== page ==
“Bariatric patients in particular have to jump through so many hoops to have their procedures covered by insurance providers, and by tracking these cases digitally, it’s much easier to keep patients on track and to help them stick with the program through all the rigmarole,” he said.
Therefore, by tracking all metrics in real time, it’s much easier to pull together any necessary reporting.
“Filing for Accreditation Association for Ambulatory Health Care accreditation is a momentous task,” he noted. “During our first filing, we had yet to switch to an EHR, and the entire process was an absolute nightmare.
“We were reliant upon one nurse who had been with the surgery center before we bought it,” he continued. “She was the only one with the experience and institutional knowledge to complete the necessary paperwork, but she was an angry, resentful person who made the entire experience an absolute nightmare for all of us. Our EHR removes that kind of roadblock and makes reporting much quicker and easier.”
But from more than just a business perspective, Erkan urges other ambulatory surgery centers to update and upgrade their systems to bolster the entire field.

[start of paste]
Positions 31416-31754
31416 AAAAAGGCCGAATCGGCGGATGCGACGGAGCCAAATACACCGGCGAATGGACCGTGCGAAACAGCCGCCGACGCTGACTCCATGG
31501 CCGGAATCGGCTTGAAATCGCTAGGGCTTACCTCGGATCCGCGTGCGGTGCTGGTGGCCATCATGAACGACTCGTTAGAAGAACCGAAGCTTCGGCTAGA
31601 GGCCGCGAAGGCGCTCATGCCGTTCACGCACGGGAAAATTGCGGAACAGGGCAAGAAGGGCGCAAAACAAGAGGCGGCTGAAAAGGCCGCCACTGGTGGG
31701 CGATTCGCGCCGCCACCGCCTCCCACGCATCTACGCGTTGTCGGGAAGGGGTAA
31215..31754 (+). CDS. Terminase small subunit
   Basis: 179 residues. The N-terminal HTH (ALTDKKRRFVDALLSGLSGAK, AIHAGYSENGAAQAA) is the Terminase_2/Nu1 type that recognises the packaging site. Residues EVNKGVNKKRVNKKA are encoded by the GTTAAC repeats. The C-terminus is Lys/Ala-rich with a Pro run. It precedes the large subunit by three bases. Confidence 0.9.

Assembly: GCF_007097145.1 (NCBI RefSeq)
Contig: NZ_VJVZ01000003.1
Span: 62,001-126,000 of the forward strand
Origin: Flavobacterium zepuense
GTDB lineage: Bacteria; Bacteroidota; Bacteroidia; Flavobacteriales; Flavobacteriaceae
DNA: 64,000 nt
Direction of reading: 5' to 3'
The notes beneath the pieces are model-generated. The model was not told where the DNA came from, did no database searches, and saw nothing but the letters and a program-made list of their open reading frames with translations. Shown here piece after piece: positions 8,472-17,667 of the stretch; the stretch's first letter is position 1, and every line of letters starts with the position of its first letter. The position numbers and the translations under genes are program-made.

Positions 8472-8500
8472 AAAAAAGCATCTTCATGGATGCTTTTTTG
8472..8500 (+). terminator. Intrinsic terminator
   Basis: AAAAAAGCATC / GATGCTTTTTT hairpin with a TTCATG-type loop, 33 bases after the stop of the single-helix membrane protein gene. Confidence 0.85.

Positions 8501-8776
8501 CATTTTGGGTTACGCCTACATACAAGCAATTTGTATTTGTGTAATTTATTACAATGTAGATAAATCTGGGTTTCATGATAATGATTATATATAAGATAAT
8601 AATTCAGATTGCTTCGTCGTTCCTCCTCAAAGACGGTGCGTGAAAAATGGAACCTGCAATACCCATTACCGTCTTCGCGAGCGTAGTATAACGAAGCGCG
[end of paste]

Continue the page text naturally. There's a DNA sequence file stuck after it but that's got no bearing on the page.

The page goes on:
“Ambulatory surgery centers help reduce healthcare costs and improve patient outcomes by competing with larger hospital systems,” he said. “And one thing the pandemic highlighted was that we’re too reliant on large, centralized healthcare providers, which can quickly get overrun and become hotbeds of sickness.
“But these centers are only able to compete if their technology and workflow processes stay abreast of hospital systems,” he concluded. “Upgrading and improving your technology doesn’t just help your surgical center, it improves the entire ambulatory surgery center field.”
Email the writer: [email protected]
Healthcare IT News is a HIMSS Media publication.